Ellen Smith for Oak Ridge Rotating Header Image

Residents need more money in their pockets

At Thursday evening’s League of Women Voters forum for state legislative candidates, one of the questions was about increasing minimum wage to $15 per hour.

Tennessee has no state minimum wage, so the federal minimum of $7.25 per hour applies here. Minimum wage isn’t a local government issue, since state law prevents cities and counties from mandating a minimum wage, and anyway it wouldn’t make sense for a place like Oak Ridge to require a wage higher than that in the community next door.

At the forum, incumbents Rep. John Ragan and Sen. (and Lt. Gov.) Randy McNally, both Republicans said that the market should determine rates of pay, not government. Their opponents, Democrats Richard Dawson and Stuart Starr, both supported increases in the minimum. I’m disappointed by the incumbents’ opposition to a higher minimum wage, because I see the inadequate incomes of many local workers as a serious challenge for our whole community. Oak Ridge has far too many hard-working citizens who are having difficulty making ends meet without public and charitable assistance. I said as much in one of my responses to the Progress PAC questionnaire:

The biggest challenge I see … is that too many people don’t have enough money.  [This is not only a problem for these people, but also for our housing, schools, businesses, and civic affairs.] …The U.S. economy no longer generates jobs that pay the kinds of wages to low-skilled workers that earlier generations received. … I believe that we need a higher minimum wage in Tennessee, but city government can’t do that on its own…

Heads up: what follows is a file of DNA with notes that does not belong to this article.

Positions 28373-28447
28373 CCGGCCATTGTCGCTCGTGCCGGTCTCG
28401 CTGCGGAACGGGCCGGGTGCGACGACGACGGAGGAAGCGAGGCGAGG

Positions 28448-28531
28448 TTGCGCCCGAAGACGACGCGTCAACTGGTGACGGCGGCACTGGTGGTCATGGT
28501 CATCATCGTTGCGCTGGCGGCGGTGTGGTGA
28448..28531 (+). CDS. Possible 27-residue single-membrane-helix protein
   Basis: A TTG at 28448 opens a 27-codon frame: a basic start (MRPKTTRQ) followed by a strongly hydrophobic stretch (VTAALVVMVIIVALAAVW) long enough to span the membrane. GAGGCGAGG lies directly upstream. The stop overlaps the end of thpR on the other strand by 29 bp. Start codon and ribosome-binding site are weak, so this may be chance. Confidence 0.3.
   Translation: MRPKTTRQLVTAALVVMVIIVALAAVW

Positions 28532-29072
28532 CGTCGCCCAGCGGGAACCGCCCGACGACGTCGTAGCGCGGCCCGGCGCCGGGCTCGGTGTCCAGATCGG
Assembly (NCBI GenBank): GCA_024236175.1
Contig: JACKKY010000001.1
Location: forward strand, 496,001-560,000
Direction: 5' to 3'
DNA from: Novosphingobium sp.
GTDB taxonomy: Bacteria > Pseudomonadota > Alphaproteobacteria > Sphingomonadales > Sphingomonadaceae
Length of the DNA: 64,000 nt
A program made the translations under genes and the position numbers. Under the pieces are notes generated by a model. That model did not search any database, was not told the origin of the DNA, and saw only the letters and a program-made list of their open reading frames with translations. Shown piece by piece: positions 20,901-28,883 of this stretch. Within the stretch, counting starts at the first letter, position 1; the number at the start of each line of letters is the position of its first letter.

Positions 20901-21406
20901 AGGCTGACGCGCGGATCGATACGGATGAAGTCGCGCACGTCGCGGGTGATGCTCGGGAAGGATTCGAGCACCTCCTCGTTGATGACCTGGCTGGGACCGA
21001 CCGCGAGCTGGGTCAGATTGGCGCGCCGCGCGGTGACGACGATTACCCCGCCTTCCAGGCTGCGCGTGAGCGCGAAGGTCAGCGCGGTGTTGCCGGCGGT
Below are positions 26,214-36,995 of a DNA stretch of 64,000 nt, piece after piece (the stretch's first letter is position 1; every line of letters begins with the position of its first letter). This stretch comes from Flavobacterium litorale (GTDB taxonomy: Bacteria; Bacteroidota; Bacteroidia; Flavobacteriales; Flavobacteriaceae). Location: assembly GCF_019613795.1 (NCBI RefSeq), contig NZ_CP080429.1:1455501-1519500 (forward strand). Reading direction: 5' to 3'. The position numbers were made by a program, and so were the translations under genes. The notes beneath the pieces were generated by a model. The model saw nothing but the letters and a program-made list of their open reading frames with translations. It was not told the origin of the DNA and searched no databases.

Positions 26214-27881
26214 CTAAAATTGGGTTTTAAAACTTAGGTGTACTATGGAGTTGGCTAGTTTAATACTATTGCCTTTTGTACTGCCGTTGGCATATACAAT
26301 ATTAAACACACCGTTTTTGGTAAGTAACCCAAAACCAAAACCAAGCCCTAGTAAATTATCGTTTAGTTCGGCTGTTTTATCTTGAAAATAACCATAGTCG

The summer I was 17, I had a retail job that paid the federal minimum wage. According to the Bureau of Labor Statistics Consumer Price Index Calculator, the hourly wage I received back then was equivalent in buying power to $10.36 in September 2018. That’s substantially more than the current federal minimum of $7.25 per hour. Notably, a full-time worker getting $10.36 an hour should be able to afford a place to live here in Oak Ridge (unlike full-time workers getting $7.25, who are getting turned down by landlords who judge that they don’t make enough money to pay rent).

Over the last 80 years (since it was first enacted in 1938), the U.S. minimum wage has set a floor on the wages and salaries for all American workers (employers who want workers with more than minimum qualifications typically need to pay more than the minimum in order to attract and retain good employees), and helped create and support the middle class. I think our nation and state need to start raising that floor again, because hard-working people should not have to depend on charity to survive, and they deserve to have the resources to be good parents to their children, be good customers for business, and good contributors to the community at large.

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